Copy rights of the content in this article are with the respectable Author.- Dr. Farokh Master.
There are many snake legends in the Puranas which are popularly known and cited. Some of them are given below:
The Goddess MANASA, who is worshipped in connection with the festival is identified as the sister of the legendary serpent king `Vasuki'. According to the Mahabharata, she was married to the sage Jaratkaru and was the mother of Astika. Legend has it that Astika saved Nagas from being exterminated during the serpent sacrifice performed by Janamejaya Manasa is believed to afford protection against snake-bite and is called `vishahari' (poison remover) She is represented as a beautiful woman of golden colour sitting on a water lily and covered with snakes.
In South India, termite mounds are especially worshipped since Cobra snakes are said to live in them.
The Supreme Lord, Vishnu, is always depicted as resting on the many headed cobra in an ocean of milk (kshirsagar).
Lord Ganesh is shown with a weapon called Naga-bana (snake arrow). Lord Shiva is popularly depicted wearing a garland of cobra round his neck.
In one of the system of Yoga, known as Kundalini Yoga, the Supreme power Kundalini is shown as a coiled female cobra which generally ascends the spinal column.
The seal of some of the Maharajas of Orissa picture the crest of the Cobra with a human face under its expanded hood and surrounded by the insignia of royalty.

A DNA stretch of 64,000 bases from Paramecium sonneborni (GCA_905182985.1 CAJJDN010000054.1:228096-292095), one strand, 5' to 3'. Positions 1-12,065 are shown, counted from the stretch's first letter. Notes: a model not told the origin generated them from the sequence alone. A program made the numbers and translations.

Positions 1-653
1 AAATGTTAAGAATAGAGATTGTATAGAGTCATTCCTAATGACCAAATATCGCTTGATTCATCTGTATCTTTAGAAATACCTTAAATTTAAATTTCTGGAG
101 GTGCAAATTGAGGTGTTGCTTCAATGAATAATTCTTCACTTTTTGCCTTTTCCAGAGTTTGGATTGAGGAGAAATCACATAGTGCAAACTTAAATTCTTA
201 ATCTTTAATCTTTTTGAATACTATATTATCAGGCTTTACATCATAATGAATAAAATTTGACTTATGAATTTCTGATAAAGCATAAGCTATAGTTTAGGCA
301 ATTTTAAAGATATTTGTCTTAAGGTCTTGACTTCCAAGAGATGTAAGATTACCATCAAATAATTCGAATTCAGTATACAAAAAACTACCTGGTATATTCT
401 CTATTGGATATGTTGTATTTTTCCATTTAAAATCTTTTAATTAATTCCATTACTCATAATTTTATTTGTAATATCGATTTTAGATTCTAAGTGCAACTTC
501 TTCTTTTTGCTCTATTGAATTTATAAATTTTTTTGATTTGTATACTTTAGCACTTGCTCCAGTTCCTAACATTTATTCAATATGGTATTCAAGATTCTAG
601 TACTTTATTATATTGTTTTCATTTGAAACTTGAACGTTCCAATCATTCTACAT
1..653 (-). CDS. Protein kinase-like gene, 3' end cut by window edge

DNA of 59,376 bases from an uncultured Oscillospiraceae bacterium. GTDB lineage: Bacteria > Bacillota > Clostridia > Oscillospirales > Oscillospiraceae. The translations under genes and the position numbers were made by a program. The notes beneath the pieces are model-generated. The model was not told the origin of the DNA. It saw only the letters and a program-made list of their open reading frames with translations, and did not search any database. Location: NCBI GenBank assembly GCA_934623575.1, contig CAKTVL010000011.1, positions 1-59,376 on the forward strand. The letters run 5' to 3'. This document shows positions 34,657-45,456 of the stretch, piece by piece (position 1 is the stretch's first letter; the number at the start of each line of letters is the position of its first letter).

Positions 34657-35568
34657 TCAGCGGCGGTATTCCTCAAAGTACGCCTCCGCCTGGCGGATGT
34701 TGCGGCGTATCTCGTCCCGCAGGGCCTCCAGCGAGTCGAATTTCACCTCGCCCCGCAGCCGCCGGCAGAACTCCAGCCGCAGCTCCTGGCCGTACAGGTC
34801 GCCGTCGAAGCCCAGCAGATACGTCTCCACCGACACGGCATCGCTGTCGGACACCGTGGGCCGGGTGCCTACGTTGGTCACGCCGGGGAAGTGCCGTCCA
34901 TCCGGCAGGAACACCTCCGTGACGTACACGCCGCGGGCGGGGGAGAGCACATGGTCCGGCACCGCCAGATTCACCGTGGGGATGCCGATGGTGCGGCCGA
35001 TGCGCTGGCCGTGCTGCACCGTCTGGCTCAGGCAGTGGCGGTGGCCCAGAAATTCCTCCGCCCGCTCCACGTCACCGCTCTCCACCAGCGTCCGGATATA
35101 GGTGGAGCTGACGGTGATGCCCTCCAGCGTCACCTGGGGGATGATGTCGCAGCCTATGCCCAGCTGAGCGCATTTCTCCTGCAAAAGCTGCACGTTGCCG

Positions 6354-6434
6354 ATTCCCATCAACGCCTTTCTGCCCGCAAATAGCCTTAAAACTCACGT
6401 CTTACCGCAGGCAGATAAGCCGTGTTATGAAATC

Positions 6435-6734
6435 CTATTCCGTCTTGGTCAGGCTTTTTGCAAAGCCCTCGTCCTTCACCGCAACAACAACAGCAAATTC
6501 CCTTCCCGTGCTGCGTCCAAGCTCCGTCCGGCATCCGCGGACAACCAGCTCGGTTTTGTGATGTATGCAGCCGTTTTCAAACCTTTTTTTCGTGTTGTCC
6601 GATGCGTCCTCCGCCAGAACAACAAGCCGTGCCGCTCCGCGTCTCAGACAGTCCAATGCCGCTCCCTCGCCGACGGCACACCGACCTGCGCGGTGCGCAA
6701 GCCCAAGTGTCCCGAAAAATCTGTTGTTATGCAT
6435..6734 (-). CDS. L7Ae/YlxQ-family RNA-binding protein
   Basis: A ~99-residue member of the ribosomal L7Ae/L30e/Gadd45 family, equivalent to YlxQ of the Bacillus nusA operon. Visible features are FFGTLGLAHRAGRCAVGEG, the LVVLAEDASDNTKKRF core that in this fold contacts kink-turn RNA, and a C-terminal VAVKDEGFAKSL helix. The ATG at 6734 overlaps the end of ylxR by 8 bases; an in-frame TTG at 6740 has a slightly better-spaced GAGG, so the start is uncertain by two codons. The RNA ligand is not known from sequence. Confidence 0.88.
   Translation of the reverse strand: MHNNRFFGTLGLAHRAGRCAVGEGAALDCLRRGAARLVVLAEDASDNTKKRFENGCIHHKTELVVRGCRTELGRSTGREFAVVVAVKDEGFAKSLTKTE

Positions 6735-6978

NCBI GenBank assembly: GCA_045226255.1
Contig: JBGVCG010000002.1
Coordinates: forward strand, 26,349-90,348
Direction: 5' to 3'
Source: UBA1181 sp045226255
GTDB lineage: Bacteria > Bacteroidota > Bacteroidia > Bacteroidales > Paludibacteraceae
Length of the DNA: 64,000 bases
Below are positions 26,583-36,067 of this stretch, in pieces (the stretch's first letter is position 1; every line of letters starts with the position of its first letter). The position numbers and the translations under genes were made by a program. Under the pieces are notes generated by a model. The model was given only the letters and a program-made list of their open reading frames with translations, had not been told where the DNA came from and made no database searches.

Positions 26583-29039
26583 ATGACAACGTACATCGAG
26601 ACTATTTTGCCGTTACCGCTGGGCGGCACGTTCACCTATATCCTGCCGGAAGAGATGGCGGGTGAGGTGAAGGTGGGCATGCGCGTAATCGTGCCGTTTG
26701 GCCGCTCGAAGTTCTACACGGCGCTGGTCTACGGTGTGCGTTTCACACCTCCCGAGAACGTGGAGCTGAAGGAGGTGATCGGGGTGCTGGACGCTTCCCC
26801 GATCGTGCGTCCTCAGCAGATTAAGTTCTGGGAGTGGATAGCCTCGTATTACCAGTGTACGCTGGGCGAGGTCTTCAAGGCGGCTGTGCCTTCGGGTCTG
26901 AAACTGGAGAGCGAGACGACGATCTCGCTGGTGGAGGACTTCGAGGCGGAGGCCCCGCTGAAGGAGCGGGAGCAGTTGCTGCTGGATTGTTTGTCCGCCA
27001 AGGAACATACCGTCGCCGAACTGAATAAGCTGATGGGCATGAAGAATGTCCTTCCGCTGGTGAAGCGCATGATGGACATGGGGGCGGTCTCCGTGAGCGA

In Chamba, Kangra and Kashmir, temples are dedicated to various Nagas like Shesh Nag, Basak Nag, Takht Nag, Prittam Nag, Sabir Nag, Santan Nag and many others which are worshipped in human form. Over each human form, however there is a hood of there snake heads.
Coiled serpent images are found all over India. In Saurashtra every village has a serpent temple (sermalia). In Saurashtra, near Dhangadhra, there is a "Sarmalia" which consists of a tiled roof room inside which is kept a coiled cobra snake image. During the Nag Panchami celebrations the Maharajah of Dhangadhra visits this temple and offers his turban to the deity. It is said that a live Cobra visits the place and moves into the turban for sometime. Naga worship is very common in the South. For example in Mysore state, people keep images of coiled beneath a Ficus tree. The images are worshipped for getting children, wealth, rain or longevity. In Andhra Pradesh, the Cobra snake worship is done on Nag Panchami day. In Madhya Pradesh too, this festival is observed with great gusto.
In Tamil Nadu, there are many places where snake images are worshipped. In Kerala, the famous artist Raja Ravi Varma ruled a small feudatory kingdom from a place called Mavelikara. Near this town one observes till today a small monument called Kawus erected in a corner of the residential houses of Nair. This monument consists of a plat form bearing a motif of cobra snake hoods. The inmates of the house offer food to Snake Gods. This is supposed to keep the wealth intact in the house. The scientific explanation for this is that rats come to partake the food. The snakes then come after the rats. Rats that damage food grains in the house are thus killed or destroyed by the snakes; thereby keeping the wealth'-food grains unharmed.
Similarly about 10 miles from this town is a village called Mannarshala which has an old "snake-God "temple. There are a large number of hooded cobra images scattered all over the temple premises. During the afternoon and evening, when the routine worship is being done, apart from other devotees, a large number of patients come here for a cure of their illness, which consists of symptoms like developing patches of falling skin on the face and hands. These patients were suffering from psoriasis.